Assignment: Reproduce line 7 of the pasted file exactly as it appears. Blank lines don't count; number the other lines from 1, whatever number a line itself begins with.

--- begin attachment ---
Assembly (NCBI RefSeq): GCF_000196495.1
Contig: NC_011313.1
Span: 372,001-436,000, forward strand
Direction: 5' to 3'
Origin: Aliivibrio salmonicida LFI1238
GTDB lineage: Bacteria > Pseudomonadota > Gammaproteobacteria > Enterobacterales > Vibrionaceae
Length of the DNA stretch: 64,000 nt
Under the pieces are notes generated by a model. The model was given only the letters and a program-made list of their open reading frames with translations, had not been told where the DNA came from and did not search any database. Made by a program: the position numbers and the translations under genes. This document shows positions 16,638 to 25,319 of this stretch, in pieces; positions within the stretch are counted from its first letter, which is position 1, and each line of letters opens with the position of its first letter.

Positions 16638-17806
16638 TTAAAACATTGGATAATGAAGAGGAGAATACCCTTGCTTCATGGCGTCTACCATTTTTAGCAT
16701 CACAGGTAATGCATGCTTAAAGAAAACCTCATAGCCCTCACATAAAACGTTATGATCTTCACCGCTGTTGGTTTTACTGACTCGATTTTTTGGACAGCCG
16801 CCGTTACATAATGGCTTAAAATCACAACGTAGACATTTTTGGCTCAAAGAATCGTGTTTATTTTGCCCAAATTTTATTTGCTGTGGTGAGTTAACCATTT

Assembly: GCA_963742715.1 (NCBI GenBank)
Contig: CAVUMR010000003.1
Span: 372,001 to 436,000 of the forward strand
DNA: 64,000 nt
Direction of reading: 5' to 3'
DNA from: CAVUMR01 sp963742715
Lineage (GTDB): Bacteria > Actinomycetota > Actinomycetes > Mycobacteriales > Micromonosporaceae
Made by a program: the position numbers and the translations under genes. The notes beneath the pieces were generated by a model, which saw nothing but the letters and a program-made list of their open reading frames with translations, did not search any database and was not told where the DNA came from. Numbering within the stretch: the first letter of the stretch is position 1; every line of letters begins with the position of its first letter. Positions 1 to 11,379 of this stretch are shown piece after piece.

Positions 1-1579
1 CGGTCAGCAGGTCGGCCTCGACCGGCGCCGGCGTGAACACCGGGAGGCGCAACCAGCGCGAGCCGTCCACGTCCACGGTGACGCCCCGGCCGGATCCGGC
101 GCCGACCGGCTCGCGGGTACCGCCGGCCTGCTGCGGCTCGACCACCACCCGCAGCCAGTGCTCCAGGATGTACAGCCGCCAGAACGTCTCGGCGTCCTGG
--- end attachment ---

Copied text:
Length of the DNA stretch: 64,000 nt